Scotland’s household recycling rate falls to 44.7 per cent
Statistics from the Scottish Environment Protection Agency (SEPA) reveal that Scotland’s household recycling rate for 2018 has fallen by 0.8 per cent to 44.7 per cent, though the carbon impact of Scottish household waste has also fallen once again.
The fall in recycling rate from 45.5 per cent – the original reported figure was revised down from 45.6 per cent – means that Scottish household waste recycling has fallen for the first time since 2011, when the recycling rate was recorded as 40.1 per cent using the old method of calculating the recycling rate, where household waste composted that did not reach the quality standards set by PAS 100/110 was included in the recycling figures.
The fall in the overall household recycling rate has largely been driven by a fall in the amount of paper and cardboard recycled. Paper and cardboard is the largest volume of material recycled in Scotland, with 209,120 tonnes recycled in 2018. However, this figure has fallen by 16,374 tonnes or seven per cent since 2017.
This fall in paper and cardboard recycling has offset the increase in plastic recycling, which rose by 8,163 tonnes or five per cent to 56,586 tonnes in 2018. A modest increase in the amount of glass recycled was also recorded, with 832 tonnes more glass collected in 2018, increasing by 0.8 per cent to 107,380 tonnes.
According to SEPA’s figures, overall, 2.41 million tonnes of household waste were generated in Scotland in 2018, a fall of two per cent from 2.46 million tonnes in 2017, and a fall of 201,513 tonnes since 2011.
This fall was accompanied by a further decrease in the amount of household waste sent to landfill – down by seven per cent or 75,491 tonnes since 2017 – meaning that the amount of waste sent for recycling (1.07 million tonnes) outstripped the amount of waste sent to landfill (1.03 million tonnes) for the second year in a row.
Despite the fall in recycling rate, Scotland continues to reduce the carbon impact of its household waste. SEPA’s statistics show a fall of 104,228 tonnes of CO2 equivalent (CO2e) generated by Scotland’s household waste in 2018 to 5.76 million tonnes of CO2e. This follows the long-term decreasing trajectory since 2011 and the introduction of the Carbon Metric, which has seen a 15 per cent decrease in Scotland’s carbon impact over that time.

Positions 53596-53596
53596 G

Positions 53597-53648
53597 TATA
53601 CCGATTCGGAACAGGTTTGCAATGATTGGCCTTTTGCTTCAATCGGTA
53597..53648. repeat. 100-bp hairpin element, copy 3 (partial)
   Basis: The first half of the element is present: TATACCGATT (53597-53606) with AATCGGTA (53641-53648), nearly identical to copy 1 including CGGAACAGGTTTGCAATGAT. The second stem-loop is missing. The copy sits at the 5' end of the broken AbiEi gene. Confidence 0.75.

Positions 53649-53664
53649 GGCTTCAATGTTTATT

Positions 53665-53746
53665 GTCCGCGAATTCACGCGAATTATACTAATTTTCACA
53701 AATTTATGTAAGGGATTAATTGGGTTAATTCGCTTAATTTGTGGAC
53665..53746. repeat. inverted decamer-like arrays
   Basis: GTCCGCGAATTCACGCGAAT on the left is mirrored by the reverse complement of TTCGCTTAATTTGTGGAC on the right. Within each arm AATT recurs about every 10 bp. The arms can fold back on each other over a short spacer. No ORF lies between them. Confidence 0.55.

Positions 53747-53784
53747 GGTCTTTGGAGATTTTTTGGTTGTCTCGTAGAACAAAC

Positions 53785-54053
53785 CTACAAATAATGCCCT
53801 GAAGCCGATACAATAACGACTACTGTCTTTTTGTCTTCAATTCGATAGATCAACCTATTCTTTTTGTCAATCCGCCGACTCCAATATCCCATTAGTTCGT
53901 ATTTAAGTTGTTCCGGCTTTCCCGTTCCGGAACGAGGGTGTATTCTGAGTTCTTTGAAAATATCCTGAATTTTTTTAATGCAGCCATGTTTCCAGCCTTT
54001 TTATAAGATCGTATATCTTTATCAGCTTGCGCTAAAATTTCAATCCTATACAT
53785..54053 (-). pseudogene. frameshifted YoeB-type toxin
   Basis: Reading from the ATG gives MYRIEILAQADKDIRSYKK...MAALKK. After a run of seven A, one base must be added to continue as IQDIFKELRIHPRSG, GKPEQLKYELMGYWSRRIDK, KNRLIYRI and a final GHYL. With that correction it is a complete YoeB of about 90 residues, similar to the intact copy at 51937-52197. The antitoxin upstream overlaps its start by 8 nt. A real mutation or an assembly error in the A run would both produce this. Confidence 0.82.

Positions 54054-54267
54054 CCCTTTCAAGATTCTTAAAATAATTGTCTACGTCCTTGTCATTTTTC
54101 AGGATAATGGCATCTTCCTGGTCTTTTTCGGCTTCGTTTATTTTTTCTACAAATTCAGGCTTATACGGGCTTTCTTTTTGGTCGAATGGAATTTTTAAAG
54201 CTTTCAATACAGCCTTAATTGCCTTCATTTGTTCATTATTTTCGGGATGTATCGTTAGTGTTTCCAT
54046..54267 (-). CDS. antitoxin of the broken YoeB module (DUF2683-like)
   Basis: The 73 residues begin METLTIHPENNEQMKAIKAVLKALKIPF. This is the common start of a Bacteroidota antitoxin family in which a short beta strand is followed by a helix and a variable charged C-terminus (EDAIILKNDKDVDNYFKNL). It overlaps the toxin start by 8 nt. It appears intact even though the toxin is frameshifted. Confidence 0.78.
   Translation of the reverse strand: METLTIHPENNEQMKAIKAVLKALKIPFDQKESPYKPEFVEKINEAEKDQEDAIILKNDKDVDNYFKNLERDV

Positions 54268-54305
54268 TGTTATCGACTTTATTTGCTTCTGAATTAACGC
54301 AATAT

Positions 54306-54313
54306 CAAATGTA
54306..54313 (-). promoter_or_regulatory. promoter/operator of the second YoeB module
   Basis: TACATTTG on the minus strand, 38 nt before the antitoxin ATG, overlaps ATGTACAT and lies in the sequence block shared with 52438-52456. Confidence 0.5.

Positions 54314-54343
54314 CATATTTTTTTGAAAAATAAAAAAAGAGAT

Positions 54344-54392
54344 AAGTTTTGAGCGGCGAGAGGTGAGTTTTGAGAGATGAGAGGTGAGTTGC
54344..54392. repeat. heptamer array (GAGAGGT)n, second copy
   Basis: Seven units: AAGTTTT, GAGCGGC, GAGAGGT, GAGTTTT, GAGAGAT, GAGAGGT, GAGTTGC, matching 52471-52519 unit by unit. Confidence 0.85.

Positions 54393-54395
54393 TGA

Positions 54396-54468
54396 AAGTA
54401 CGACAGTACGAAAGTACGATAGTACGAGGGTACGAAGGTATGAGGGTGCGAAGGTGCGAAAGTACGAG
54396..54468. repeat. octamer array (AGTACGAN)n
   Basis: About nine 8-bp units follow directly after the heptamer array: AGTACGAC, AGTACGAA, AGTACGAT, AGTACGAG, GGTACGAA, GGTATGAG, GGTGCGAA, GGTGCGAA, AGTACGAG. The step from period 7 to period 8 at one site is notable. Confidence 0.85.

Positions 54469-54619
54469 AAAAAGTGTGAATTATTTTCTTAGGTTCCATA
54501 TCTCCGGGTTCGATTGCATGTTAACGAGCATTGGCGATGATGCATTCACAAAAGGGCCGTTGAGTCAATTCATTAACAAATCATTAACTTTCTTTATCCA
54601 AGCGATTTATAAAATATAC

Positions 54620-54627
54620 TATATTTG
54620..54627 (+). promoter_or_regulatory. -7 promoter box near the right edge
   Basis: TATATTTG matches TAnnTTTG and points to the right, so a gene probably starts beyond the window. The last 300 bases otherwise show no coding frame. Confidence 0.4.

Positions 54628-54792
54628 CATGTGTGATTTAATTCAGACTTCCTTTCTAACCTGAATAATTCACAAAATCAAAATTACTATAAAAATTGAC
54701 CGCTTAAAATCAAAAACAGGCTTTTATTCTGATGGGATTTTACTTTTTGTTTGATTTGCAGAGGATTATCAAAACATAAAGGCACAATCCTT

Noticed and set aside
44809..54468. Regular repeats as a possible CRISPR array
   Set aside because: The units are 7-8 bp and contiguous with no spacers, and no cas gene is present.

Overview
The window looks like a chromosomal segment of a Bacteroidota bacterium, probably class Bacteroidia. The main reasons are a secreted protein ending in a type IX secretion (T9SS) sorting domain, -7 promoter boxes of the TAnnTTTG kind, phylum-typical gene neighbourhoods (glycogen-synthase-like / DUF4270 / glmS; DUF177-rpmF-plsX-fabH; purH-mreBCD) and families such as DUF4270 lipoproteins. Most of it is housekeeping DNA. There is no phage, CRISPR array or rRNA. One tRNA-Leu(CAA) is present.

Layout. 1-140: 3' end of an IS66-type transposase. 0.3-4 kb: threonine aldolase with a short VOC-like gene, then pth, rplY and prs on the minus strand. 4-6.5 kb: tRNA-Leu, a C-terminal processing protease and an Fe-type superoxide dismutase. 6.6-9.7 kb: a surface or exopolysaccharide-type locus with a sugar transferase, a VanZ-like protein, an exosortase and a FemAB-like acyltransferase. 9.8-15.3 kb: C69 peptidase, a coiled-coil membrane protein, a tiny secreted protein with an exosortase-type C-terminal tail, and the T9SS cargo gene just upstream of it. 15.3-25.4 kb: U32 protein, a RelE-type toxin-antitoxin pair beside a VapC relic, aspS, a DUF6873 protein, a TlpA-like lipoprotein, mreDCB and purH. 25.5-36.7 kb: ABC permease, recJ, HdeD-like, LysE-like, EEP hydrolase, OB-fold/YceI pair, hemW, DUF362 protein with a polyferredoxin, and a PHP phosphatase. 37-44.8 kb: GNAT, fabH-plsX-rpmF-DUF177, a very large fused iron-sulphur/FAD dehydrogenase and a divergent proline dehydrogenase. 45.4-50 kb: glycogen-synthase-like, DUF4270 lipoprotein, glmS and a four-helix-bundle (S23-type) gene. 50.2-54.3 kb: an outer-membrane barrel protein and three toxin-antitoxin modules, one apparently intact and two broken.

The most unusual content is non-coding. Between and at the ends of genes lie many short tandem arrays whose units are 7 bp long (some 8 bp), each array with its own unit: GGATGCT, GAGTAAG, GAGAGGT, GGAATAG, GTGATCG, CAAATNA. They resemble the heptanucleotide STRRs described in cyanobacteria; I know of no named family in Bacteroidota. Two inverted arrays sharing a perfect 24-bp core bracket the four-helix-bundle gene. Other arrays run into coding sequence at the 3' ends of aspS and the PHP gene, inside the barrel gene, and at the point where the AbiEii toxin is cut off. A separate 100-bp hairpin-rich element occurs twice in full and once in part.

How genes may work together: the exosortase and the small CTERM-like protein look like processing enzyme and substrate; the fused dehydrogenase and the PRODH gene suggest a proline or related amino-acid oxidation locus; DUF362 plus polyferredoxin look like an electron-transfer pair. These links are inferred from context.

Certain materials have a disproportionate carbon impact relative to their share of the total household waste tonnage, with the top five most carbon intensive materials for 2018 accounting for 65 per cent of all waste tonnage, but 89 per cent of all carbon impacts. Particular offenders, were textile waste, which made up six per cent of waste arisings and 34 per cent of the carbon impacts, and food waste, which accounted for 25 per cent of household waste and 32 per cent of carbon impacts.
Glasgow still holding recycling rate back
In terms of individual local authorities, 21 councils saw their recycling rates fall, although half recorded recycling rates above 50 per cent.
The top-performing local authority was East Renfrewshire, which recycled 66.2 per cent of its 43,927 tonnes of household waste, closely followed by West Lothian, which recycled 65.2 per cent of its 74,194 tonnes of waste. Midlothian (58.2 per cent) and Moray (57.4 per cent) also posted strong recycling rates.
Once again, Glasgow City and the City of Edinburgh generated the most household waste, with 245,318 tonnes and 193,341 tonnes respectively. However, there is a significant difference between the two cities’ recycling rates, with Edinburgh posting a 38.8 per cent recycling rate against Glasgow’s 24.6 per cent. Glasgow also sends the most household waste to landfill at 167,502 tonnes – 68.3 per cent of all the household waste generated in the city.
Glasgow’s recycling rate is the lowest of any mainland Scottish local authority, and is even being caught up by the island authorities of Orkney Islands (21.1 per cent) and Na h-Eileanan Siar (23.1 per cent). Shetland Islands retains the lowest recycling rate of any Scottish local authority with 10.1 per cent.
‘Difficult year for recycling’
Commenting on the results, Iain Gulland, Chief Executive of Zero Waste Scotland, said: “We have achieved a record low carbon impact for household waste and, while recycling is hugely important, waste prevention has far greater benefits, as most of the impacts from waste come not from waste management, but from producing the materials and products we discard in the first place.
“It has been a difficult year for recycling due to changes in global markets, especially for paper and plastics. While the overall figure has gone down slightly, there have been encouraging individual results with some of the top performing local authorities showing what can be done by achieving rates of more than 60 per cent. Recycling rates for food waste, which is a particularly heavy carbon emitter, has also gone up by 40 per cent over recent years.”
You can view the Scottish household waste data for 2018 on the SEPA website.